Geographically Visualizing your workforce using Microsoft Identity Manager, xMatters and Power BI

 

Introduction

In the last couple of weeks I’ve posted about visualizing relationships of data from Microsoft Identity Manager using Power BI. Earlier this week I posted about building a Management Agent for Microsoft Identity Manger to integrate with xMatters.

In this post I combine data from the last two in order to allow us to visualise the geographic office locations for an organisation and then summary data about it (how many employees are located there, and what departments).

Prerequisites

You’ll need an Azure AD and Office 365 subscription to allow you to create a Power BI Application. Too create a Power BI Application see Registering a Power BI Application in this post here.

You’ll also need the Power BI PowerShell Module. I’m using 2.0.0.9 available from the PowerShell Gallery here and of course the Lithnet MIIS PowerShell Module available from here.

Overview

Using our registered Power BI Application we’ll create a Dataset consisting of two tables. One for the xMatters Sites (that we also get the geographic co-ordinates of from the xMatters Management Agent), and the other with our xMatters Users that contains the officeLocation that maps to an xMatters Site.

I create a relationship between the two tables on xMattersSite displayName (which is the location name) and the xMattersUsers officeLocation. We can then create a nice visual using data from both tables.

Create the Dataset (two tables with relationship)

Initially I tried to create the dataset with a relationship as I’ve previously shown here. However that didn’t work. After some debugging I got the result I wanted after some trial and error using the Power BI API Explorer. So I’ll provide you with the raw JSON format for creating a New Dataset, Two Tables (xMattersSites and xMattersUsers) and a relationship between them (where xMattersSites\displayName joins with xMattersUsers\officeLocation) as per my xMatters Management Agent detailed here.

Start by authenticating to the Power BI API Explorer with an account in the environment where you created your Power BI Application and navigate to the Create Dataset section here.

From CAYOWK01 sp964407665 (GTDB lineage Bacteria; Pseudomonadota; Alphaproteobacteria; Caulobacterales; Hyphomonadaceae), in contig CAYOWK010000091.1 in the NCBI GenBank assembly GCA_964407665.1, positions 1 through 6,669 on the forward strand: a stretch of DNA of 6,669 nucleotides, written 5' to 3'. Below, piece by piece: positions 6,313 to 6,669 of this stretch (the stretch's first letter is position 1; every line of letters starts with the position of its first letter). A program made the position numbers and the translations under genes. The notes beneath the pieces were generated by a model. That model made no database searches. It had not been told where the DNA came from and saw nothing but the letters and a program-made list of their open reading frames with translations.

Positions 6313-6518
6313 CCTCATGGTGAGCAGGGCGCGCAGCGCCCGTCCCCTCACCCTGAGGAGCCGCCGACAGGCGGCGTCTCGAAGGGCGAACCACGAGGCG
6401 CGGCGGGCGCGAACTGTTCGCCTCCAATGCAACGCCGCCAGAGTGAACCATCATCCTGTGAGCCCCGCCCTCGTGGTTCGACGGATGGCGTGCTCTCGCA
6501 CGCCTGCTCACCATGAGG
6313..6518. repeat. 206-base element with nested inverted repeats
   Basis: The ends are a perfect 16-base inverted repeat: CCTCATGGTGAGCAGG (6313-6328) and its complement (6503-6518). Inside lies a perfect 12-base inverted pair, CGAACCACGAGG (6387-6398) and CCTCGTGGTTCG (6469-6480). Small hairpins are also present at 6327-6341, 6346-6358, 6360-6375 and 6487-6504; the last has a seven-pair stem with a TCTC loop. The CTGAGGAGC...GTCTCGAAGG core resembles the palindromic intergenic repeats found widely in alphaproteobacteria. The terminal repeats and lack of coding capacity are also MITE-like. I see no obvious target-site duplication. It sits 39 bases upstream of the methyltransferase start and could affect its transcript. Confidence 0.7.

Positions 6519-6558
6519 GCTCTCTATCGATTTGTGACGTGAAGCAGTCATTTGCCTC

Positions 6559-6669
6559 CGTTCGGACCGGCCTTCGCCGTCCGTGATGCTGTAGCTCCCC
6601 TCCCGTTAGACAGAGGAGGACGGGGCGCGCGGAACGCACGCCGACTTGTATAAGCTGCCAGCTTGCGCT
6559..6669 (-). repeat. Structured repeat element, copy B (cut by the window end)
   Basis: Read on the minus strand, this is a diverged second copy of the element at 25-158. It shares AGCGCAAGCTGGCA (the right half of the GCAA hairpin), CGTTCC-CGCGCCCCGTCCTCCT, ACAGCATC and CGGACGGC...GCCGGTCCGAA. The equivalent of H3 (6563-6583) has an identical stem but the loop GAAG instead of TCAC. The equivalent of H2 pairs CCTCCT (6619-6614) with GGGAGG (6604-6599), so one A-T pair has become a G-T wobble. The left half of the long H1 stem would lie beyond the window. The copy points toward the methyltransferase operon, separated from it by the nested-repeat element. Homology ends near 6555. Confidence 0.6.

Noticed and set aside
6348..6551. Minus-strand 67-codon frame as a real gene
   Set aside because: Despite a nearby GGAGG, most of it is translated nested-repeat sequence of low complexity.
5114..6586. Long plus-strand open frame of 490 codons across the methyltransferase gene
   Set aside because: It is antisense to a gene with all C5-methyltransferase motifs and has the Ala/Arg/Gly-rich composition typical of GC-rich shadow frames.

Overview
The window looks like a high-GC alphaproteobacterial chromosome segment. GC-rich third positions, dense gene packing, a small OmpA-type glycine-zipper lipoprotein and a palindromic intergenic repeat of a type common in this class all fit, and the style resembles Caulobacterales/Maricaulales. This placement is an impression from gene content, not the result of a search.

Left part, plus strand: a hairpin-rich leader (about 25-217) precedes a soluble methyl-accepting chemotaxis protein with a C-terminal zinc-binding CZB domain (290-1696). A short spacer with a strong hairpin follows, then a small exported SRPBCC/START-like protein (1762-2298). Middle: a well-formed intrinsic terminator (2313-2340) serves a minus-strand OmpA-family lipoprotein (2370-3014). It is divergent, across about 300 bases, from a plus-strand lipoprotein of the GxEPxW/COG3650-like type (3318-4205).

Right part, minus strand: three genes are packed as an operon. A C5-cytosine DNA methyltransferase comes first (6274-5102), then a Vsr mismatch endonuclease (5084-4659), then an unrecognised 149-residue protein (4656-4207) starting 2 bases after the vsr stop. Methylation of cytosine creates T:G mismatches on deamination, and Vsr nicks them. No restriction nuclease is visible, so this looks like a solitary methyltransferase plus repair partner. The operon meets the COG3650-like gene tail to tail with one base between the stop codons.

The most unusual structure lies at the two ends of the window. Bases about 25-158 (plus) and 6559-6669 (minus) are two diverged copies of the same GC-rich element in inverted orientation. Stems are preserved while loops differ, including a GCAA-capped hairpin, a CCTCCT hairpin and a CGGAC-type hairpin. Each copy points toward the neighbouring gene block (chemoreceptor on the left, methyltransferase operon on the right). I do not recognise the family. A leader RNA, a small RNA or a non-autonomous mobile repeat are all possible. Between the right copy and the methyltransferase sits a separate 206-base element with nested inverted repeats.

Create Dataset

Update this JSON formatted object that details the Dataset, Tables and Relationships for your environment.

Paste your validated JSON object into the Body section of the API Explorer and select Call Resource.

Dataset Body

If your JSON object is formatted corrected you’ll get a 201 response and your DataSet and Tables with Relationship will be created.

Create Success

Switching over to Power BI you’ll see the xMatters Dataset in the bottom left, then the two tables in on the right hand side with their columns.

xMatters DataSet PBI.PNG

Load xMatters User Data into Power BI

Now that we have somewhere to put the data, lets populate the dataset. I’m using the Lithnet MIIS Automation PowerShell Module (detailed in the prerequsites to query the Metaverse and return all users. Then I refine the list down to those that are Active (based on my employeeActive Boolean attribute) then finally, only those users that are connected on the xMatters Management Agent (see lines 14 & 18).

The script will drop any existing values from the xMatters Users table then upload what we have retrieved from the Metaverse (and refined).

Upload Users.PNG

Load xMatters Site Data into Power BI

Again I’m also using the Lithnet MIIS Automation PowerShell Module to query the Metaverse and return all xMatters Sites.

The script will drop any existing values from the xMatters Sites table then upload what we have retrieved from the Metaverse.

Upload Sites.PNG

Creating the Power BI Visual

Now we have data we can build the visual. I’m using the ArcGIS Maps for Power BI visual which is available in the default set of visuals. Then by selecting displayName and geo the map will automagically show all xMatters Sites in their respective co-ordinates.

xMatters Sites to Map

We can then add a Card Visual and choose officeLocation and then configure the visual for Count of officeLocation and we’ll get a count of the employees at that location. As we can see below with the Sydney location selected from the map the card updates to tell me there are 665 Employees at that officeLocation.

Count of Employees at Selected Location

Pretty quickly we can also expand out other data points, like departments at a location, employees etc as shown below (I’ve obfuscated the departments and a number of the other office locations).

Summary.PNG

Conclusion

We haven’t generated any new data. We’ve taken information we already have in Microsoft Identity Manager from connected systems and quickly visualized it via Power BI. However providing this to the business and with the ability for consumers of the information to export it from the visual can be pretty powerful.

Building a FIM/MIM Management Agent for xMatters

Introduction

A couple of weeks ago one of my customers had a requirement to provision and manage identities into xMatters. The xMatters API Documentation looked straight-forward and I figured it would be pretty quick to knock up an PowerShell Management Agent.